Matson taps MAN ES for dual-fuel boxship retrofit

American transportation company Matson has signed a contract with German engine manufacturer MAN Energy Solutions (MAN ES) for the retrofit of the main engine aboard its containership to make it capable of operating on LNG and fuel oil.

Courtesy of MAN ES/Matson

Under the contract, MAN ES’ after-sales division, MAN PrimeServ, will retrofit Matson’s 3,600 TEU containership, named Daniel K. Inouye, to run on a MAN B&W 7590 ME-GI engine.

MAN ES states that, as the lowest carbon-intensity fuel, operation on LNG is projected to reduce the vessel’s CO2 emissions by 24% with a maximum, guaranteed, ultra-low methane slip of between 0.20-0.28 g/kWh across the load envelope.

As part of the retrofit solution, MAN ES will also provide a pump and vaporizer unit (PVU), which will be integrated into the Daniel K Inouye’s fuel gas supply system (FGSS).

The PVU pressurises LNG to 300 bar and vaporises the liquefied fuel to gaseous form for supply to the main engine. Furthermore, its control system is based on that of the MAN B&W ME-GI engine and thus offers seamless integration and high performance in gas mode, according to the German manufacturer.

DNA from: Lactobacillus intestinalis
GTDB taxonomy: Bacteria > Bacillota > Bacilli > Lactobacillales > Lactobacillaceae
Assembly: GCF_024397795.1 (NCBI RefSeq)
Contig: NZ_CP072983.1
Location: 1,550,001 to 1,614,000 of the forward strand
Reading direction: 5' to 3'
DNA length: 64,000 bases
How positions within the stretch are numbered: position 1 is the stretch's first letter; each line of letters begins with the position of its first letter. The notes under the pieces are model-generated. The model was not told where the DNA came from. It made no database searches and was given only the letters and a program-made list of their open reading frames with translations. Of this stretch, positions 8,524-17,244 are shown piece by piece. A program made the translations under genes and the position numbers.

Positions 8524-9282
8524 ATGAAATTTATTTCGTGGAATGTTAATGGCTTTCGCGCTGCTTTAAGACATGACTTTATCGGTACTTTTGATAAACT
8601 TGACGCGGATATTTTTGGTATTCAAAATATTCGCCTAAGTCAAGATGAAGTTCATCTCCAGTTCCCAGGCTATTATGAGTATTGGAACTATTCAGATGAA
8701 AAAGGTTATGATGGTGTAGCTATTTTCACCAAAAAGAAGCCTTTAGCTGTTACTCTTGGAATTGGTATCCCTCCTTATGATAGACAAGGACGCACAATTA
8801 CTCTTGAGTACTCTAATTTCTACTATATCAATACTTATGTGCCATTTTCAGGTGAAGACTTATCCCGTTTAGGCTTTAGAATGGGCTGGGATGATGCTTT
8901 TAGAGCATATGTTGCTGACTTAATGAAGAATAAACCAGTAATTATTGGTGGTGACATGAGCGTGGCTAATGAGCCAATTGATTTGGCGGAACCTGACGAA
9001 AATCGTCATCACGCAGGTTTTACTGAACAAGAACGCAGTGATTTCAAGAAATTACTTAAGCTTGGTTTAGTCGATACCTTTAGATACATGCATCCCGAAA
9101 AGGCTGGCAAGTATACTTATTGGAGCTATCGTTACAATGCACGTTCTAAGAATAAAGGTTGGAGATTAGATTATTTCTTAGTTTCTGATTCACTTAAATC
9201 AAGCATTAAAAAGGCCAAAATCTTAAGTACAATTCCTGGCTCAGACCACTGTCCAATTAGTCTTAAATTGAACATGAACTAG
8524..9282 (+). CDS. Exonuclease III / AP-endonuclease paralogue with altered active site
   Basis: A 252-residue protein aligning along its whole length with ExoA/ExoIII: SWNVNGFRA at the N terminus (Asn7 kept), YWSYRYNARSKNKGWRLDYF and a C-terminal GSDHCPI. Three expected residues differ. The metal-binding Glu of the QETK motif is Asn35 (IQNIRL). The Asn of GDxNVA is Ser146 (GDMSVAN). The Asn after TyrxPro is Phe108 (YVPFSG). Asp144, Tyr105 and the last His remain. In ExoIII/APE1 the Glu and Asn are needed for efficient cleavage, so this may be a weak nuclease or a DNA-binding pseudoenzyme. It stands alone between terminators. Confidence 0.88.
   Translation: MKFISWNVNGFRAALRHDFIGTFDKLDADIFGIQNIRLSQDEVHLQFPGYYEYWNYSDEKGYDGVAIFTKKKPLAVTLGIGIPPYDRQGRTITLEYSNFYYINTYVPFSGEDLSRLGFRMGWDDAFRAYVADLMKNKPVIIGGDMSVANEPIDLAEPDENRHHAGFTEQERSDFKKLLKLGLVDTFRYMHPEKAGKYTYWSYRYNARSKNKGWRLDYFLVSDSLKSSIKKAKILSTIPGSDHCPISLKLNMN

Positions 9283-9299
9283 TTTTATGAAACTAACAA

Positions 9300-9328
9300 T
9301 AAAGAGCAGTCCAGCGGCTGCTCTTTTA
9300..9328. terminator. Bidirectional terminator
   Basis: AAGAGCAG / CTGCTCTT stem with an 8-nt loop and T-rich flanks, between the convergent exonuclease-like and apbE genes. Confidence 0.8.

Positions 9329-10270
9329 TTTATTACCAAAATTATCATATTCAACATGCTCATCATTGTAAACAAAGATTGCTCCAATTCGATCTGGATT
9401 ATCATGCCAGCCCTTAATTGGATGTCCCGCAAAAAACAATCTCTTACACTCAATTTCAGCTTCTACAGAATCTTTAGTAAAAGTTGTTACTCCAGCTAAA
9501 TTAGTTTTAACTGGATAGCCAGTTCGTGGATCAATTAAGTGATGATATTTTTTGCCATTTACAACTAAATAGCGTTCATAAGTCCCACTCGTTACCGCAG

Post-retrofit, the vessel is expected to continue to operate on trans-Pacific routes between the US West Coast and Asia from mid-2023.

The contract also includes an option for a second vessel.

Jens Seeberg, head of Retrofit & Upgrades at MAN Energy Solutions, PrimeServ Denmark, said: “Retrofitting a MAN B&W engine to dual-fuel running is a straightforward, proven process as our standard, electronic diesel engines are already built as ‘dual-fuel ready’ and are therefore readily convertible.

“Dual-fuel retrofits offer a viable pathway to shipowners such as Matson who foster a company-wide ethic of environmental sustainability and wish to achieve a net-zero carbon footprint by 2050. Ultimately, when bio-LNG and SNG come online in sufficient volumes, ME-GI engines operating on these fuels will also satisfy such net-zero aspirations.”

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The German company has also developed a ME-LGI (-Liquid Gas Injection) dual-fuel engine that expands its dual-fuel portfolio, enabling the use of other, alternative fuels such as LPG, methanol and ammonia.

Just recently, Singapore-based owner and operator of LPG vessels BW LPG converted the main engine of its LPG carrier BW Malacca to run on a dual-fuel MAN ME-LGIP engine.

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